SA economy grows by 1.1% in Q1

By Siphelele Dludla for IOL

The South African economy grew by 1.1% in the first quarter of 2021, translating into an annualised growth rate of 4.6 percent, Statistics South Africa (Stats SA) reported on Tuesday.

However, the first quarter growth was lower than the revised 1.4 percent, or an annualised 5.8 percent, rise in real gross domestic product recorded in the fourth quarter of 2020.

Stats SA said economic activity has increased in line with easing lockdown restrictions in the period, with real GDP rising to R761 billion in the first quarter of 2021.

Despite this being the third-consecutive quarter of positive growth, Stats SA said the economy was 2.7 percent smaller than it was in the first quarter of 2020.

“This level is roughly comparable to what the economy was producing in the first quarter of 2016, and is 2.7 percent down from the R782 billion recorded in the first quarter of 2020.”

StatsSA said eight of the 10 industries recorded positive gains in the first quarter of 2021, with finance, mining and trade making the most significant contributions.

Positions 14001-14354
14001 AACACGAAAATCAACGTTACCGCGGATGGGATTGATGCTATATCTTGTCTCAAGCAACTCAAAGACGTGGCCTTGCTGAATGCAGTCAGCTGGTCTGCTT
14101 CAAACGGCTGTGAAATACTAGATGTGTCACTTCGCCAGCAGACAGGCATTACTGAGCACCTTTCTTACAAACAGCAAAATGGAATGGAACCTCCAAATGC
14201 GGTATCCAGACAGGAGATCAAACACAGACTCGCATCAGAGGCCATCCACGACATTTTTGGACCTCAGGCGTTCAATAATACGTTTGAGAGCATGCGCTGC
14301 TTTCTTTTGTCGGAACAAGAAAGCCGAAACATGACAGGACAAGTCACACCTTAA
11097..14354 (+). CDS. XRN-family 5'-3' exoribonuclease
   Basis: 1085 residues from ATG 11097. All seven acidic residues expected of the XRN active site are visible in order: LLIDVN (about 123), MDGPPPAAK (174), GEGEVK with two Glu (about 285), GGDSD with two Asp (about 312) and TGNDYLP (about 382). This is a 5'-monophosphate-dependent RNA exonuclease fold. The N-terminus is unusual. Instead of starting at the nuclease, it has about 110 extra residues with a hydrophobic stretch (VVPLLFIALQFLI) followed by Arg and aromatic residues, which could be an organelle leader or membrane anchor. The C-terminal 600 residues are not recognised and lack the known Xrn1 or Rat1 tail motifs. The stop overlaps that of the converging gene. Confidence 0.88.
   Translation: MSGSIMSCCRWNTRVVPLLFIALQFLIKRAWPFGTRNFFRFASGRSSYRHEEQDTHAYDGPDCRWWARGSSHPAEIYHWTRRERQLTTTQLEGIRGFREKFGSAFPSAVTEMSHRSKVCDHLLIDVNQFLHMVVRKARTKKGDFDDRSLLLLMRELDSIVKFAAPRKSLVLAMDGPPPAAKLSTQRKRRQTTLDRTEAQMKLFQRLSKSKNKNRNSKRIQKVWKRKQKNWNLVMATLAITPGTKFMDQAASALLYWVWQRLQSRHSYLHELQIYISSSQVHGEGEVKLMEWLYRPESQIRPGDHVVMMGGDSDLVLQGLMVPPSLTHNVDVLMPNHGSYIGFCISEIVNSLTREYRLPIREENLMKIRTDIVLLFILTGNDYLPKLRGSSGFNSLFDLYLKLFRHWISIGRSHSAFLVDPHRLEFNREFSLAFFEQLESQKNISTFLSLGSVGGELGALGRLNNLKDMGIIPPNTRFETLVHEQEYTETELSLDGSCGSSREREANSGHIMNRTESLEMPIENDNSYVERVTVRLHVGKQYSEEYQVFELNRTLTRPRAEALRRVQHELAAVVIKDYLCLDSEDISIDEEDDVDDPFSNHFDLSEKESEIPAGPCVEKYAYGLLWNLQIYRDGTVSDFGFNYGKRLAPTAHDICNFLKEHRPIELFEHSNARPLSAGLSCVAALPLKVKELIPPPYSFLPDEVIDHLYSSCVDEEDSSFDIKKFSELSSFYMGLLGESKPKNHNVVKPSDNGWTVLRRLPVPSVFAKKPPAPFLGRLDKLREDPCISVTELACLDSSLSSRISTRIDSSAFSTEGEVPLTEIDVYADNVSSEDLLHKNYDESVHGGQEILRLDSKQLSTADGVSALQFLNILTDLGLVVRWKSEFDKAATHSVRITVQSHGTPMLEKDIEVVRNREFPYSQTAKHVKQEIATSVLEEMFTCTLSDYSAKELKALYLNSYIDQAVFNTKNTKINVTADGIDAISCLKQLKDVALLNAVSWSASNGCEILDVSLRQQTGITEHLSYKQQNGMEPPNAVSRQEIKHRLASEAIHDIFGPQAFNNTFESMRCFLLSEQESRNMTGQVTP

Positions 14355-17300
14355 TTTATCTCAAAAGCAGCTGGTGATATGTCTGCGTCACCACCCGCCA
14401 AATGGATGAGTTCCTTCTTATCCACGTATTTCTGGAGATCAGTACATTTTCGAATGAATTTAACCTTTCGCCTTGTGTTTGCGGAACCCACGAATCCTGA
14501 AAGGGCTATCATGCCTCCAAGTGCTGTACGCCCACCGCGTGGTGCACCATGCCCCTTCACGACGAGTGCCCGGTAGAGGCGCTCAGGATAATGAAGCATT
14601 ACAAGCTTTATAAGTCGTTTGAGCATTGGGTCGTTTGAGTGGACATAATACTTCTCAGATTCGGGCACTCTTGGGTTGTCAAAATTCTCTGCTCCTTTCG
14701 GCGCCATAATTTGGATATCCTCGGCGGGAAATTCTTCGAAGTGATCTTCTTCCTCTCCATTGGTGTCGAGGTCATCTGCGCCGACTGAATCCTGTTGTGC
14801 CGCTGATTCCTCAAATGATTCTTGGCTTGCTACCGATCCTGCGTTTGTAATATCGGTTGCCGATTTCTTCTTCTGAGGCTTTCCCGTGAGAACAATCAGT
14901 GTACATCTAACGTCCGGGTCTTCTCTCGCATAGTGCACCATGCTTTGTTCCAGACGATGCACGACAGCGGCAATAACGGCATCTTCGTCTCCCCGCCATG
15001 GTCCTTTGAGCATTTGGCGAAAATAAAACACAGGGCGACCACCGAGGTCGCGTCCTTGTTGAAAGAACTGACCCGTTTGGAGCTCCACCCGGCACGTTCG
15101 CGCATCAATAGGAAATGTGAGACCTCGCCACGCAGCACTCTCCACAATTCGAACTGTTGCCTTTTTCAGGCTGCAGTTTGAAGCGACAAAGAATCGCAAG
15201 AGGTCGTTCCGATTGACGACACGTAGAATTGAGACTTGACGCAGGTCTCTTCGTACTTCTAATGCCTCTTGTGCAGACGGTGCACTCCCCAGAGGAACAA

The finance, mining and trade industries were the main drivers of output on the production side of the economy, while household spending and changes in inventories helped spur growth on the expenditure side.

The mining industry had a positive quarter too with annualised growth of 18.1 percent, boosted by the production of platinum group metals, iron ore, gold and chromium.

Manufacturing output increased at an annualised rate of 1.6 percent, mostly driven by strong growth in the production of motor vehicles, parts and accessories and other transport equipment.

Stats SA said load shedding and a decline in the supply of water contributed to the contraction in the electricity, gas and water supply industry.

The agriculture, forestry and fishing industry also performed poorly in the first quarter in comparison with the previous quarter, dragged lower by weaker production figures for field crops and animal products.

 

By Edward West for IOL

Attacq, the real estate investment trust (Reit) that holds Mall of Africa and Waterfall City among its assets, said the easing of lockdown restrictions from March 1, 2021 had resulted in a marked improvement in trading density growth at its retail centres.